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Workforce Building New Power Plant Cut Because Of Covid-19

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The workforce constructing the new Hinkley nuclear power station is to be reduced by more than half to around 2,000 because of the coronavirus pandemic.

French energy giant EDF said it was continuing with the project to build Hinkley Point C in Somerset but the “safety of workers and the community” was paramount.

It said the workforce would be “significantly reduced, falling by more than half to around 2,000” and that staffing levels would reduce further as work on the project progresses.

Hinkley Point C is estimated to cost between £21.5 billion and £22.5 billion to construct and is expected to begin generating power by the end of 2025.

Hinkley Point construction
Work is well under way at the site, and EDF said it expects the plant to begin generating power at the end of 2025 (Ben Birchall/PA)

“The project will preserve the UK’s specialist nuclear supply chain and its skilled workers by focusing on critical work on nuclear parts of the project,” a spokesman for EDF said in a statement.

“Keeping this capability intact is essential for a project of critical national importance and an industry which plays a key role in helping the UK reach net zero.”

EDF said a series of measures would be adopted that would involve split shift working and staggered breaks, while fewer staff would allow easier social distancing in operational areas and the canteen.

“Steps already in place include shutting our Bristol head office, working from home for those that can, temperature checks on people entering the site, extra cleaning, changes in movement patterns, closure of bars and gyms,” the spokesman said.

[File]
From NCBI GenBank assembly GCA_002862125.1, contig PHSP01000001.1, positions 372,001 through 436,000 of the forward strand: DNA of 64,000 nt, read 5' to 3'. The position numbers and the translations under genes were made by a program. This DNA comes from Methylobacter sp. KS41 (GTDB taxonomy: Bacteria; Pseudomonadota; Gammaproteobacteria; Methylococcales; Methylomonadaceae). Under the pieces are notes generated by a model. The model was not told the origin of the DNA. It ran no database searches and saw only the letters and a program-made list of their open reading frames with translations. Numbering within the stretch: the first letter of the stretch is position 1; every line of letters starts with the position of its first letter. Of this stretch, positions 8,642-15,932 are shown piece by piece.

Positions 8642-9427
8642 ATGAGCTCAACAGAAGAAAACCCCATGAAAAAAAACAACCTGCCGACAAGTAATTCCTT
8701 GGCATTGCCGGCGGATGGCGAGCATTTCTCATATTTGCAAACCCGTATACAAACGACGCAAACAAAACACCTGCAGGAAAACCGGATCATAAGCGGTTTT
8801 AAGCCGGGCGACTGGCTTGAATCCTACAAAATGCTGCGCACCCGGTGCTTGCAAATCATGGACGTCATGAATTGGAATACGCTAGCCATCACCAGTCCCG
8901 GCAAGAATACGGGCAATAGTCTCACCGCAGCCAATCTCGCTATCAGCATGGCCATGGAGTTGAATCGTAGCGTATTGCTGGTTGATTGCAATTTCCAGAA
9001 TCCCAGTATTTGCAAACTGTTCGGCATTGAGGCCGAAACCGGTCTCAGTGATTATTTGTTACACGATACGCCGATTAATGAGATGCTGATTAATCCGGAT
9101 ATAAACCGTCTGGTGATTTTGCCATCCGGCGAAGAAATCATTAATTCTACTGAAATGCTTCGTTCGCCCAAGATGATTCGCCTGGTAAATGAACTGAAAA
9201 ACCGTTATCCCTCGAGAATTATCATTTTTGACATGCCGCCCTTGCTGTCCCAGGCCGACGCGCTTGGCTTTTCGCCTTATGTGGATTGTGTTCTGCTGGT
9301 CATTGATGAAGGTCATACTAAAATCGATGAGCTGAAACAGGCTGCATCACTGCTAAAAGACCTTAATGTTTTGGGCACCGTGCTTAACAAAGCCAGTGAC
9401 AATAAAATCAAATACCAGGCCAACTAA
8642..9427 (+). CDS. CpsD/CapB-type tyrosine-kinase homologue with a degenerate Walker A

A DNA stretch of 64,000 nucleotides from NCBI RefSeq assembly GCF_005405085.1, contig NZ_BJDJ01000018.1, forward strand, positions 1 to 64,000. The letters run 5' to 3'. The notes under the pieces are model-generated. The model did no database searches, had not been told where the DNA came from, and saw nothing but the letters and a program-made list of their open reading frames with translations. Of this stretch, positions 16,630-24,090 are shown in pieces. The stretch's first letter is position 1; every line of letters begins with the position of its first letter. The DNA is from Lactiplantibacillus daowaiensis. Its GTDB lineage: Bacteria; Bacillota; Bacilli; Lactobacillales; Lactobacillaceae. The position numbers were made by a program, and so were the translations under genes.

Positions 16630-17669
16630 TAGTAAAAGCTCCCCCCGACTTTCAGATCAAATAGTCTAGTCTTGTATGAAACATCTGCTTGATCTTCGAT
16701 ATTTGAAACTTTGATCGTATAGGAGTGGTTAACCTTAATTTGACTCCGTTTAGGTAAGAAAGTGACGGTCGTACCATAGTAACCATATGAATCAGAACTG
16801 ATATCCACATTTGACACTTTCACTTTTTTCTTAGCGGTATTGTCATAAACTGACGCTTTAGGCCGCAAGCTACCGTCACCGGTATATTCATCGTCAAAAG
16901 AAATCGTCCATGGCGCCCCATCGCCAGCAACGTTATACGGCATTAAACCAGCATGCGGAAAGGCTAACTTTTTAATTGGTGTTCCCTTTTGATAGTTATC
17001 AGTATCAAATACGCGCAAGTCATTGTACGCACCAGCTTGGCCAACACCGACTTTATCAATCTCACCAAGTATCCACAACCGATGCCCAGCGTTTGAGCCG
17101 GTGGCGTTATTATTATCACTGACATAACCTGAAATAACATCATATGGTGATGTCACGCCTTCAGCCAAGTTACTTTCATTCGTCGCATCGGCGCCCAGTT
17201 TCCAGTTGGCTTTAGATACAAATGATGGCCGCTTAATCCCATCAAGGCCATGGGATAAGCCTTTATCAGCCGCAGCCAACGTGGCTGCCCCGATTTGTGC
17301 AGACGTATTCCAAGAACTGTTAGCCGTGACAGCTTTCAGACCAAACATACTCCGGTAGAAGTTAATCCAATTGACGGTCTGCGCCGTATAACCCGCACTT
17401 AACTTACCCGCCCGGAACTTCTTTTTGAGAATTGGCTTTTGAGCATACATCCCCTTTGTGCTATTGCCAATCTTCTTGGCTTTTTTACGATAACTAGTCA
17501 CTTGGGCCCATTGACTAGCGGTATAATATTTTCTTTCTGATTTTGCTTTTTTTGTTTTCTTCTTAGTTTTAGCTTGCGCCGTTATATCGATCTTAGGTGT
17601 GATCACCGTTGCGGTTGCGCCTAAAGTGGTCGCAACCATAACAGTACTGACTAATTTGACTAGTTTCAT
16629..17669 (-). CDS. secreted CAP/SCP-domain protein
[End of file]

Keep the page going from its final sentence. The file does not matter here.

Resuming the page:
“We are aware that many people and families in the locality depend on us and we will work with them to mitigate the impact of our reduced activity.

“We will consider how our resources can be used to help the community in the current crisis.

“We will continue to work with the trade unions and our supply chain to keep people safe and help them deal with the developing situation.”

Hinkley Point construction
The world’s largest crane is being used on the site (Ben Birchall/PA)

Opponents of the Hinkley Point C project criticised the decision to carry on and called on the Government to tell them to stop.

“This is putting lives at risk right across Somerset and the whole of the country,” said Stop Hinkley campaign spokeswoman Katy Attwater.

“Why hasn’t the Prime Minister ordered them to stay at home – is he just pandering to the nuclear lobby?

“While the rest of the country is in lockdown, EDF fails to acknowledge that if someone has developed a fever, they have been incubating and spreading the virus for days beforehand.

“Monitoring for fever is leaving it too late. Who is advising them on best practice?

“EDF is irresponsible with its decisions on climate change, marine protection, archaeological heritage, and future safety of the people in Somerset.

“Now it is failing to address the Covid-19 emergency adequately. They need to stop work at Hinkley Point C now to protect workers and local people.”

Matt Roberts, GMB regional officer, said: “After the Prime Minister’s announcement yesterday and due to the sheer scale and number of people involved in the Hinkley Point C project, it has become clear that despite the best efforts of the trade unions, employees, and the project board, it has become almost impossible to maintain full operations with the vital new measures introduced to combat Covid-19. Safety is everyone’s top priority.

“We are aware that EDF and the companies involved are exploring options to keep workers, including the new Government furlough scheme, and we will work with them to find solutions to the short term issues thrown up by the current crisis.

“GMB are in several discussions a day with EDF to ensure that workers get the best deal in the short term, and that we secure their long-term future at the site.

“We are strongly committed to the safety of our members and the future of the Hiinkley Point C project.”

Rod Minchin
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